performance measurement; quality measures; clinically complex patients
Thorough follow-up of a positive fecal occult blood test (FOBT) result, or a complete diagnostic evaluation (CDE), is recommended as routine care on the basis of findings from colorectal cancer (CRC) screening trials. CDE involves either colonoscopy or the combination of flexible sigmoidoscopy and double contrast barium enema x-ray. However, little evidence outside clinical screening trial settings has been reported in the literature to support CDE performance. The focus of this study was to determine the impact of CDE in primary care practice settings.
We determined diagnostic outcomes for 461 adult patients with a positive FOBT result in 318 primary care practices in southeastern Pennsylvania and southern New Jersey. Sociodemographic data were collected and CDE status was ascertained for these patients. Polytomous logistic regression models were used to identify whether having CDE was associated with subsequently being diagnosed with lower gastrointestinal “neoplastic disease” or “other gastrointestinal disease” as compared to “normal findings.”
Patients who underwent CDE were significantly more likely to have a reported diagnosis of colorectal neoplasia than normal findings (adjusted odds ratio = 3.65, 95% confidence interval = 1.58-8.39, p=0.02). CDE performance did not result in the differential diagnosis of other gastrointestinal disease.
Patients with a positive screening FOBT who underwent CDE were more likely to be diagnosed with colorectal neoplasia than with less serious conditions or have normal findings. Results support the use of CDE in CRC screening.
Colorectal neoplasm; occult blood; fecal occult blood test; mass screening; cancer screening; follow-up studies; complete diagnostic evaluation; abnormal findings; chart audit; diagnosis
Receipt of highly active antiretroviral therapy (HAART) differs by gender and racial/ethnic group and may reflect an effect of mood disorders.
We examined the effects of dysthymia and major depression on HAART use by 6 groups defined by gender and race/ethnicity (white, black, Hispanic).
MAIN OUTCOME MEASURE
Self-reported HAART use in the past 6 months.
Interview data from the HIV Cost and Services Utilization Study (HCSUS). Independent variables measured in or before the first half of 1997, and HAART use measured in the second half of 1997.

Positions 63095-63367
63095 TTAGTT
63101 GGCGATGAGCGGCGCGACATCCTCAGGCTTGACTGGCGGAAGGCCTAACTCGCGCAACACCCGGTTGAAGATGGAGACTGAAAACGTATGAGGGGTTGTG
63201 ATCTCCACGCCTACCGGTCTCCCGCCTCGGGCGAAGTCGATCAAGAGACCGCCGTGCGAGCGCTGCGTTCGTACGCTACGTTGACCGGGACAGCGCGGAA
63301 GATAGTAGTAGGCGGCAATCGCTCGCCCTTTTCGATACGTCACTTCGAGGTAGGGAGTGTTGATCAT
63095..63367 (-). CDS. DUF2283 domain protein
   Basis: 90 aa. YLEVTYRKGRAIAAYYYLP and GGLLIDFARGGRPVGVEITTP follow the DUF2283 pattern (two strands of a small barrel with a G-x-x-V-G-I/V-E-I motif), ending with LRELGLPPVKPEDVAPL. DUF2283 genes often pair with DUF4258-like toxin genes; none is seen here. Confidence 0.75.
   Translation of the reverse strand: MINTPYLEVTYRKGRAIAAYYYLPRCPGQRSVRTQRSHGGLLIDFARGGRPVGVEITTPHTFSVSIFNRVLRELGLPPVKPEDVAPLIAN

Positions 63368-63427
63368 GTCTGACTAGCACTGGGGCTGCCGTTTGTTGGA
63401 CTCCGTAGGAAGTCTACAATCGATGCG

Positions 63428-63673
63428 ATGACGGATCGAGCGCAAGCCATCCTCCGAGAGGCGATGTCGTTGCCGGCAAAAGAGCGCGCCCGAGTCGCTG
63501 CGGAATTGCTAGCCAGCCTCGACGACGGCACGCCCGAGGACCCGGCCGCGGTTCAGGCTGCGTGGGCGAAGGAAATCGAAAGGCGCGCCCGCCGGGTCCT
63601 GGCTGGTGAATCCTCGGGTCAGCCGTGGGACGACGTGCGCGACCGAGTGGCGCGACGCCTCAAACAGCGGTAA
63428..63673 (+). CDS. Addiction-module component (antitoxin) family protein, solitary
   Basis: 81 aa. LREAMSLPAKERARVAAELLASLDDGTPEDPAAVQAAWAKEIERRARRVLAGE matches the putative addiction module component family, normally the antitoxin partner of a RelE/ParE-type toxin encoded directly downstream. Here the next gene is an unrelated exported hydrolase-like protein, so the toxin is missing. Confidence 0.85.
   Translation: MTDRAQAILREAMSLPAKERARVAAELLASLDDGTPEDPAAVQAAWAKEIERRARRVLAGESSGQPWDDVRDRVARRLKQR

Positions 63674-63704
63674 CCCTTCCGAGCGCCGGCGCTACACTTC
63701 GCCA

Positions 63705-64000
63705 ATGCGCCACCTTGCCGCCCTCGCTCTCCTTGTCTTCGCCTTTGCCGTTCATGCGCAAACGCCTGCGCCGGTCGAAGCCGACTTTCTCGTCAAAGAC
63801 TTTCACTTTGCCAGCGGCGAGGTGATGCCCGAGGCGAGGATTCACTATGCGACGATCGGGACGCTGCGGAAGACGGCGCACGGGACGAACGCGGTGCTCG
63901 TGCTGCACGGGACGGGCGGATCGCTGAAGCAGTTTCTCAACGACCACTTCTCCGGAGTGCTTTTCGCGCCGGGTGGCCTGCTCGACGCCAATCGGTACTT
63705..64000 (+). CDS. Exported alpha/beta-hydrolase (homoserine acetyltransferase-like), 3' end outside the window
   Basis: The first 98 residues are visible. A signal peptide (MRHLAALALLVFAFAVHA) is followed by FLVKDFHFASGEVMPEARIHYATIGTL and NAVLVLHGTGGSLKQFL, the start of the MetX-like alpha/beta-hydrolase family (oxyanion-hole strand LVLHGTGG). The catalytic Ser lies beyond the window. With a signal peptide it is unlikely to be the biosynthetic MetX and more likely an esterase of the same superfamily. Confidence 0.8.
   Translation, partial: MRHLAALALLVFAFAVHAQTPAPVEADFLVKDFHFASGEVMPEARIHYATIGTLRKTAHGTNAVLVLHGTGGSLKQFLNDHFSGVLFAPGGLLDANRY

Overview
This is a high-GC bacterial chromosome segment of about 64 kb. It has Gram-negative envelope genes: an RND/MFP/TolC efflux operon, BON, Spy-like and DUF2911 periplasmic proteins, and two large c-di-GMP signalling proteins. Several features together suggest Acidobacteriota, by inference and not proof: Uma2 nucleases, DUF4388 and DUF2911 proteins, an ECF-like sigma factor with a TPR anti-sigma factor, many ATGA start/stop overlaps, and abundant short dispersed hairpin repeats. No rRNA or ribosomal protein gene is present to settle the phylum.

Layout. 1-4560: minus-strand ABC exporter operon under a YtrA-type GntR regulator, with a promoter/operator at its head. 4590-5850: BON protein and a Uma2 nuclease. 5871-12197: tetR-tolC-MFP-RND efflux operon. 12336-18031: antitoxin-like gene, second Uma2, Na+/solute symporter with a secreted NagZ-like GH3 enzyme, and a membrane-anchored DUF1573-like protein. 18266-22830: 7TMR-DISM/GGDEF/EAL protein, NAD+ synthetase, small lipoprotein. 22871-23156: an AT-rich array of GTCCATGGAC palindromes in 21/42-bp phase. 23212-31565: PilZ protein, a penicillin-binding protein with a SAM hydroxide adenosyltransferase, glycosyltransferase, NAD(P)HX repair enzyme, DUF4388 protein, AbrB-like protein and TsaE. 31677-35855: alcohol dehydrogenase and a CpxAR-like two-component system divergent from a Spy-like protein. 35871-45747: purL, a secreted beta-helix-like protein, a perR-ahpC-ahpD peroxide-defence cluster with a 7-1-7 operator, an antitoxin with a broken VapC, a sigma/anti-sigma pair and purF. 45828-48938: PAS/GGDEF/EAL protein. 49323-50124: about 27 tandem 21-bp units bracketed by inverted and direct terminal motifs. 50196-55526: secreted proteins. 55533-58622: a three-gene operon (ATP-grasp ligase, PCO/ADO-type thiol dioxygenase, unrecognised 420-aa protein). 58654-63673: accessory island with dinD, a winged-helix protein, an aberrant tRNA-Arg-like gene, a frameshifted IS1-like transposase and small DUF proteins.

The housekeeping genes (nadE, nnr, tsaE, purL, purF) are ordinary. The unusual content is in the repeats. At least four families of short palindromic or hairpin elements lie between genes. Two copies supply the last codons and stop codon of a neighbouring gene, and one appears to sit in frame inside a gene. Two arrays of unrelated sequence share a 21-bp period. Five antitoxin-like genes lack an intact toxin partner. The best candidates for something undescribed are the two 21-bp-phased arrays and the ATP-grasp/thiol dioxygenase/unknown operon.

Multivariate logistic regression of depression and dysthymia on HAART use by 6 patient groups.
One thousand nine hundred and eighty-two HIV-infected adults in HIV care in 1996 and with a CD4 count <500 in 1997.
Highly active antiretroviral therapy receipt was the highest for white men (68.6%) and the lowest for Hispanic women (52.7%) and black women (55.4%). Dysthymia was more prevalent in women (Hispanic, 46%; black, 27%; white, 31%) than men (Hispanic, 23%; black, 18%; white, 15%). The prevalence of major depression was greater in whites (women, 35%; men, 31%) than minorities (women, 26%; men, 21%). Compared with white men without dysthymia, the adjusted odds ratios (AORs) of HAART were significantly lower for black women (0.50 [95% confidence interval [95% CI] 0.29 to 0.87]) and Hispanic women (0.45 [95% CI 0.25, 0.79]). Among patients with depression and no dysthymia, minority women had HAART use (AOR=1.28 [95% CI 0.48 to 3.43]) similar to white men.
Self-report data from the early era of HAART use; causation cannot be proven; mental health diagnoses may not meet full DSM IV criteria.
Dysthymia is highly prevalent in minority women and associated with a 50% reduction in the odds of receiving HAART. This underrecognized condition may contribute more than depression to the “gender disparity” in HAART use.
HIV; AIDS; HAART; dysthymia; disparities; women
SGIM endoreses seven principles related to current thinking about internal medicine training: 1) internal medicine requires a full three years of residency training before subspecialization; 2) internal medicine residency programs must dramatically increase support for training in the ambulatory setting and offer equivalent opportunities for training in both inpatient and outpatient medicine; 3) in settings where adequate support and time are devoted to ambulatory training, the third year of residency could offer an opportunity to develop further expertise or mastery in a specific type or setting of care; 4) further certification in specific specialties within internal medicine requires the completion of an approved fellowship program; 5) areas of mastery in internal medicine can be demonstrated through modified board certification and recertification examinations; 6) certification processes throughout internal medicine should focus increasingly on demonstration of clinical competence through adherence to validated standards of care within and across practice settings; and 7) regardless of the setting in which General Internists practice, we should unite to promote the critical role that this specialty serves in patient care.